Steve Emily and Matt Radcliffe are scared, and they're not too proud to admit it. The Springs Ensemble Theatre production of A Steady Rain makes demands on their acting skills like nothing they've ever done before.
"I'm terrified," Emily says. "If you're not, you're either much more talented than I am or you're delusional.
"Nobody should approach a five-page monologue and not be scared. When I read it, I was like, 'This is insane. Who would take this on?'"
"Every time I show up for rehearsals, it scares the shit out of me," says Radcliffe, who is also an Indy graphic designer. "I think that's a good thing because it means we're exploring territory that's not safe."
Keith Huff's 2006 drama focuses on two Chicago cops, on-the-job partners who grew up together. Now, Denny and Joey must figure out how to function as cops — and as human beings — after a cataclysmic mistake involving a serial killer based on Jeffrey Dahmer, otherwise known as the Milwaukee Cannibal.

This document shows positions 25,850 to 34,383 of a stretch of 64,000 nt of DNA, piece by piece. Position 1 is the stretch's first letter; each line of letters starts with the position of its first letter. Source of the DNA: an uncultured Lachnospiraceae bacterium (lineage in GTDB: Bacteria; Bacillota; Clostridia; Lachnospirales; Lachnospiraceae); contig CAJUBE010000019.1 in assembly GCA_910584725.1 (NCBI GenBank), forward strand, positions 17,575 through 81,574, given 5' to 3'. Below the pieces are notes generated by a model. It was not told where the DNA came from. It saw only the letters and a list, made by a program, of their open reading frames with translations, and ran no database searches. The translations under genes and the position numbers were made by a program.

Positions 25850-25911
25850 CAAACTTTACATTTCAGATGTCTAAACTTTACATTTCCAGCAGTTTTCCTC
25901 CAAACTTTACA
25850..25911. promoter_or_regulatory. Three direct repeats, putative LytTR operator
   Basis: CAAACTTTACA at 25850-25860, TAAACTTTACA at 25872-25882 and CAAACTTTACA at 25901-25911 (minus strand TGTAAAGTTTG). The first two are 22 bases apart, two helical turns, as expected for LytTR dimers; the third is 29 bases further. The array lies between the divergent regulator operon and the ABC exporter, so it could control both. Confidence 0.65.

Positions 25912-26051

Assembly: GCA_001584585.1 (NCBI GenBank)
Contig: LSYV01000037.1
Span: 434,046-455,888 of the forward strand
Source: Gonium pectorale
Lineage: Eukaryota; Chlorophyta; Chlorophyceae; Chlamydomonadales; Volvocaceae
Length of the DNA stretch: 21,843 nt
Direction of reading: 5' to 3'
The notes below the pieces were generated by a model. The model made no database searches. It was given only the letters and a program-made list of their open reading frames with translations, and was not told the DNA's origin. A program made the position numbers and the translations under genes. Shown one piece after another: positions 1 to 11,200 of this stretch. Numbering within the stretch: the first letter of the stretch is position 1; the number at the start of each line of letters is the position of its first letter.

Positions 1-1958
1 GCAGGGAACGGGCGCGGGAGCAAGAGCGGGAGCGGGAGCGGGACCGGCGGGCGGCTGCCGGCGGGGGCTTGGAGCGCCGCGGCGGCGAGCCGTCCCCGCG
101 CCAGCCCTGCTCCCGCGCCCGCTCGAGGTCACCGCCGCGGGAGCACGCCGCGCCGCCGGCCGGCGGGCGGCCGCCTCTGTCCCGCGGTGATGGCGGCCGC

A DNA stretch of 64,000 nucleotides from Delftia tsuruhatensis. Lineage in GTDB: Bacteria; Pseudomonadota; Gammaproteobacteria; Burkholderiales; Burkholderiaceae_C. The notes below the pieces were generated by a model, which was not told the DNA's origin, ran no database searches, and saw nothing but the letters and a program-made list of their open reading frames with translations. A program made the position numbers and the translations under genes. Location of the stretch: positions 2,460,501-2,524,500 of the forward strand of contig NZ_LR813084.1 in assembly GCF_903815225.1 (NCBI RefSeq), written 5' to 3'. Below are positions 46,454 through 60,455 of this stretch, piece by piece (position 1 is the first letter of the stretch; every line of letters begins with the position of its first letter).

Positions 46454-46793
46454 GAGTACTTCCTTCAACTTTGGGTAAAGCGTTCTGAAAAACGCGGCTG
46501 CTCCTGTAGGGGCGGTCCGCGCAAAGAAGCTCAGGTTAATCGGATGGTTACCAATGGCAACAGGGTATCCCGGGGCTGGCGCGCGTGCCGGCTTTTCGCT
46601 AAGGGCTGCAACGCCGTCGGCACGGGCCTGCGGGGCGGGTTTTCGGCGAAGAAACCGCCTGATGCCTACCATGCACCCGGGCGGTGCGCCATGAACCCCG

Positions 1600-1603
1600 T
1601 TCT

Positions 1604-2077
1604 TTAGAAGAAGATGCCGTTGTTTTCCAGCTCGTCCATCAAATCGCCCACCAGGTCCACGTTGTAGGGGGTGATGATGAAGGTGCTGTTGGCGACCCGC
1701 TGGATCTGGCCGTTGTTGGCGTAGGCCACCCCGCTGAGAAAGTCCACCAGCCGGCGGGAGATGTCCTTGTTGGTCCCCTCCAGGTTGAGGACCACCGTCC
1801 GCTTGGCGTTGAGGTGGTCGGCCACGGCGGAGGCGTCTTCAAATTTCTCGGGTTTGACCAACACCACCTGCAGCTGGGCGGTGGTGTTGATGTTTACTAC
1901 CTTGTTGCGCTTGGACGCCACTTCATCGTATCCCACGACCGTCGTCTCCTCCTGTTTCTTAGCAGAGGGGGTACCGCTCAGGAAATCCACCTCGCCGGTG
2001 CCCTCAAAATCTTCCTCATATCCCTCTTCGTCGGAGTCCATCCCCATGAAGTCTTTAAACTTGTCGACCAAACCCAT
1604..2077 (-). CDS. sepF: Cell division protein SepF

"It's certainly unlike anything we've done here before. I don't recall another show like it in town. The structure of it is unique," says Emily, a SET founding member. The script is basically two monologues stitched together, showing the men struggling to find their way.
He says that if you like the antiheroes of Breaking Bad and The Sopranos, you'll love the "stripped-down lyricism" of A Steady Rain. Huff, the playwright, has co-produced and written for House of Cards and Mad Men, TV shows that examine society's underbelly.
"I think the takeaway from the play is not only this story of surrender to the darker side of your personality, but also it's a very character-driven situation, and the two guys are basically in the middle of it for the entire 90 minutes," director and SET member David Plambeck says. "I feel the main takeaway will be watching these two actors just do some phenomenal stuff on stage."